Some of you may have read the post from a couple of weeks ago on the business aspects of freelance writing, ABOUT THE BUSINESS OF WRITING. If you have not, and you are interested in writing in general, you may want to catch up on that post as well. Today the topic at hand is a series of “advice nuggets” for those who want to write but may be stuck on how to move forward.

The first tip is simply to write. Just like with any other skill, the more you practice, the better you will become. Experiment with different writing methods; such as typing on a computer or tablet, using a pen or pencil on paper, or dictating your thoughts into a recording device with a speech-to-text program. Before long you will find the method that works best for you. No one else can evaluate that process for you, it must be through personal experience. My preference is pen on paper but I know other writers who much prefer to type their thoughts directly on a computer.

Just a few books and magazines.

Next, read as much as you can from a wide variety of sources. Try to expand the available pool of topics and sources beyond what you might usually gravitate toward reading. You may be surprised at what you can learn. You can find published writing that is outstanding and you can find published writing that is abysmal. Reading widely can help you determine where your own style fits on that continuum. And just to warn you, everyone is awful when they first start writing. The good news is that most people can become markedly better very quickly. And reading is a key factor in improvement.

Make writing a habit. Write as much as you can in any place possible. Yes, we’ve all heard about the writer who sits in the corner of the local coffee shop or the one who locks themselves away in an isolated room. Every writer has their own favorite place to write. But get in the habit of writing whenever you can. Journal on vacations or road trips, jot notes on a pad during your commute to work (if you take public transport), set aside a particular time of day to write, whatever works for you to make writing a habit.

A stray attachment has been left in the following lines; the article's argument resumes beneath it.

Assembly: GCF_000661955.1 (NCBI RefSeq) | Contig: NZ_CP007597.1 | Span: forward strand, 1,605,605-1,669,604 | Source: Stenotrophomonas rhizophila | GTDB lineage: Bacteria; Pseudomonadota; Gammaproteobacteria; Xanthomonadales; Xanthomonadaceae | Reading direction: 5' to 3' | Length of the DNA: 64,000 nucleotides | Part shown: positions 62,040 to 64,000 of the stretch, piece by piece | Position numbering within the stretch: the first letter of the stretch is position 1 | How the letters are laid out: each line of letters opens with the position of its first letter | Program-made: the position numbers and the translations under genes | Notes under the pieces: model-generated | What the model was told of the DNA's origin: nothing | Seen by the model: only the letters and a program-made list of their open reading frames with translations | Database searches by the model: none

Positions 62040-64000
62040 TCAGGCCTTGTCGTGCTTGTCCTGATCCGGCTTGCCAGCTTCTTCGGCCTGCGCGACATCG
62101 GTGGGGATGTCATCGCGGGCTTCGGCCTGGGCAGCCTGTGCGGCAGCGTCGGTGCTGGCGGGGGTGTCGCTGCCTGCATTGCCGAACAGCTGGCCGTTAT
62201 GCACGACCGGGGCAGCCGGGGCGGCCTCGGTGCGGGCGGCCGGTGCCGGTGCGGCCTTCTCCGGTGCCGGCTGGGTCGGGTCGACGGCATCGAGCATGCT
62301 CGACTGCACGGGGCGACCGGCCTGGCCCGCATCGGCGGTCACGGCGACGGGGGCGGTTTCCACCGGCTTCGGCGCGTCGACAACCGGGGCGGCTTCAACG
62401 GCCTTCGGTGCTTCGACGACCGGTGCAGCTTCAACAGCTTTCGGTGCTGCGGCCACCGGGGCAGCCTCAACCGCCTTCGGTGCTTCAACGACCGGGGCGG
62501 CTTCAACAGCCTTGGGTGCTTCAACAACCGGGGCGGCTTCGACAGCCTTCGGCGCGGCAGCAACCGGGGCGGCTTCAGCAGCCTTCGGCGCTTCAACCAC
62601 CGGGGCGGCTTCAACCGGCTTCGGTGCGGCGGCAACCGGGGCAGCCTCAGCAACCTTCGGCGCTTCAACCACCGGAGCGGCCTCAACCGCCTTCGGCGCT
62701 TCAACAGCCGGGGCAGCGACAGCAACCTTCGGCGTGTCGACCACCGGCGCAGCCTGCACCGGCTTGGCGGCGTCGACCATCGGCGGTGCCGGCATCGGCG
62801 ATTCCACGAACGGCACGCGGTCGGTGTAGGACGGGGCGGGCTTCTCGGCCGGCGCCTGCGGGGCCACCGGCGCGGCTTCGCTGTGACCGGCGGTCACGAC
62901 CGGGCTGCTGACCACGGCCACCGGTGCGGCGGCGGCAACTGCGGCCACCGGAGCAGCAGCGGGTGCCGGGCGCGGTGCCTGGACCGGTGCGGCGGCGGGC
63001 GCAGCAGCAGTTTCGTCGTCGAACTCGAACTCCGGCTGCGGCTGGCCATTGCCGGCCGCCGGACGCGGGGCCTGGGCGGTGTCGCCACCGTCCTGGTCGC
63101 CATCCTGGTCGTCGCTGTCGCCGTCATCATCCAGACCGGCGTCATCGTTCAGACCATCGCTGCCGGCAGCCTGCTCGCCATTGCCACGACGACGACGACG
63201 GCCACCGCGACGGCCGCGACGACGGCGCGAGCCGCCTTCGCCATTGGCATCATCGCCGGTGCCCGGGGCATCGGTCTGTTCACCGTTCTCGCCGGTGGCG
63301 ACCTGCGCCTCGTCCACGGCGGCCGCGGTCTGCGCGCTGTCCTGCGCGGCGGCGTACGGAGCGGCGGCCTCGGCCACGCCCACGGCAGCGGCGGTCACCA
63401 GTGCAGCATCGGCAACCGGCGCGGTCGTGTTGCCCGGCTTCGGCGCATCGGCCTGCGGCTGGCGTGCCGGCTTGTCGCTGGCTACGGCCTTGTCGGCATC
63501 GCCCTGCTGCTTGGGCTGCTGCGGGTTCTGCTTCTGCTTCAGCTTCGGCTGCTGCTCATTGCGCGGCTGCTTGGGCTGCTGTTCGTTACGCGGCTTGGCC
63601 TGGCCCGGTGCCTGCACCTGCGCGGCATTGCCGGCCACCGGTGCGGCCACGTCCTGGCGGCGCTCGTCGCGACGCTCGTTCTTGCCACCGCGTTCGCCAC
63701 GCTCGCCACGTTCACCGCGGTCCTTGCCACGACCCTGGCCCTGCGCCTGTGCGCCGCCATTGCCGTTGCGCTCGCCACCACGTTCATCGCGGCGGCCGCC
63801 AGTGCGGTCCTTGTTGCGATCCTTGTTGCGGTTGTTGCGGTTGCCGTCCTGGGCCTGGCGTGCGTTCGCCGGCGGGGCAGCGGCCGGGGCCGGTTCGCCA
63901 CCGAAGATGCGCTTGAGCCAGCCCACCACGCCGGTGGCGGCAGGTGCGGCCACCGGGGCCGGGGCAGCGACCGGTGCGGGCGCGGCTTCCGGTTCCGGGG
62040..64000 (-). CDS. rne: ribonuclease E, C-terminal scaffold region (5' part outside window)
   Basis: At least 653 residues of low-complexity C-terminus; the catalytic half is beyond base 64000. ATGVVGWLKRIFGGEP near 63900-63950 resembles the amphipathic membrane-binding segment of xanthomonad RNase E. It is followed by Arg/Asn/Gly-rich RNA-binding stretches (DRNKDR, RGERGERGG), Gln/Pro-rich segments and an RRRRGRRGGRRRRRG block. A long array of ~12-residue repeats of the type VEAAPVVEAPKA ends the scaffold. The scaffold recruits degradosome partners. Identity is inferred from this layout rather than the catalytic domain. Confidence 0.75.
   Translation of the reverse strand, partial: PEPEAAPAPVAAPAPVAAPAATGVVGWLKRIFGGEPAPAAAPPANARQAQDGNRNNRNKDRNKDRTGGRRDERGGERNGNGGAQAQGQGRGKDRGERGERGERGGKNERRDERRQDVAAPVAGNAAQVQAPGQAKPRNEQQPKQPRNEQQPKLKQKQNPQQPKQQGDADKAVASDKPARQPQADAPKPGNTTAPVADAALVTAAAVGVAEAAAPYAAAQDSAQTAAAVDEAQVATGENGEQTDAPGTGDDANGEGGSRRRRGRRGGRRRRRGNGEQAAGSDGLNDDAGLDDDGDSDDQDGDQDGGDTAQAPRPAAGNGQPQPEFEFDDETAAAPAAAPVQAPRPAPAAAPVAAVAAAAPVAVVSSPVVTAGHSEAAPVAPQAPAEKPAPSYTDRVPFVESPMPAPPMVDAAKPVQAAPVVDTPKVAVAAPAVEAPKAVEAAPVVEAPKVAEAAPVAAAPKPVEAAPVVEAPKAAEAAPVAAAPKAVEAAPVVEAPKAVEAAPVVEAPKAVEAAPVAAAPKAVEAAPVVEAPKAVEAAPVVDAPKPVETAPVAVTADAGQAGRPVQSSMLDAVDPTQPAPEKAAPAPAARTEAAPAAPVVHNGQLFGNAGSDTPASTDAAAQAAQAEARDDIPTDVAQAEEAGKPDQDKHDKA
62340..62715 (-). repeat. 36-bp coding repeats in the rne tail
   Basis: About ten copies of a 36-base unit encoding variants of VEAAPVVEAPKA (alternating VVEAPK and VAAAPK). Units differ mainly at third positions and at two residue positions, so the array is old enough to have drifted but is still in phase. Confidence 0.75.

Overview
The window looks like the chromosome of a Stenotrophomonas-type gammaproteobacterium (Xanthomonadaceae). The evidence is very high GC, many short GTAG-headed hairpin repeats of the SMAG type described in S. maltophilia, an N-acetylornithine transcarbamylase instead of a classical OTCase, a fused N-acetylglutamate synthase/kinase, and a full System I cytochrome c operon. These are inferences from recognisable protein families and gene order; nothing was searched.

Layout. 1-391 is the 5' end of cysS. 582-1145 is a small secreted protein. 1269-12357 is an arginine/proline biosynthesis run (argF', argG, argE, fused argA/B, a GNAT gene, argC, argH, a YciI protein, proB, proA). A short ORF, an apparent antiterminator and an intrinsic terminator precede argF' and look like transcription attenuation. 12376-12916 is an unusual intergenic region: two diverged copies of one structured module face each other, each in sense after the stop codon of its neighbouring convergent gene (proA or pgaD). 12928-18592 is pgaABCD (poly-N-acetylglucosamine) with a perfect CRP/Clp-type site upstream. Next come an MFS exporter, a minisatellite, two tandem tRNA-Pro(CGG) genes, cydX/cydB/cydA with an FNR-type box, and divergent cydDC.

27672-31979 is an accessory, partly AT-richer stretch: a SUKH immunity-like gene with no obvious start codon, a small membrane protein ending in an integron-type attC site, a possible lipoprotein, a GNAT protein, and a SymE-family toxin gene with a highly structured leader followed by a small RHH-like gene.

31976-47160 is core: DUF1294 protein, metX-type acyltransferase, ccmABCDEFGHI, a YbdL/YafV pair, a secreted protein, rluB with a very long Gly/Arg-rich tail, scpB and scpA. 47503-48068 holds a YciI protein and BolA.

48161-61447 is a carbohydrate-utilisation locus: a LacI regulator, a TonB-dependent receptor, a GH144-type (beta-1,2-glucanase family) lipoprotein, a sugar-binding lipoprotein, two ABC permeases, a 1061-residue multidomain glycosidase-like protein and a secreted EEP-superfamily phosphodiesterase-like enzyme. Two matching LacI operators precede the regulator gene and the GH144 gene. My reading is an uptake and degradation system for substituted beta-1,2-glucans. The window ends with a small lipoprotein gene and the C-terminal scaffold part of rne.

Stay organized. I know, I know, organization is difficult. But nothing derails a potential writing session by not being able to find your favorite pen, the right notebook, the proper section of your computer. We can let these little issues disrupt our minds, we lose our thoughts, and we then start to think that writing is too difficult so that gives us a reason to quit. For example, I can’t see to write without my cheater glasses. Therefore, I have a pair in every room of the house, sometimes multiple pairs in a room. Having the items that you need to write at hand simplifies the process.

Finally, at least for this post, is the admonition to study. Find writers that you enjoy and admire, for whatever reason, in genres that you prefer. Study their writing to figure out what draws you to them. The idea is not to copy those writers but to learn about sentence & paragraph construction, the pleasant turn of a phrase, or the creative use of punctuation. By reading these writers and identifying their strengths we can develop our own skills. As a personal example, I study Benjamin Franklin for his efficient use of language. Another favorite is Mark Twain (Samuel L. Clemens) because of his richly descriptive prose (and sometimes acerbic humor). Finding authors we admire and studying them is a great way to improve our own writing.

Write and read habitually, stay organized and study. Some words of advice for the aspiring writer.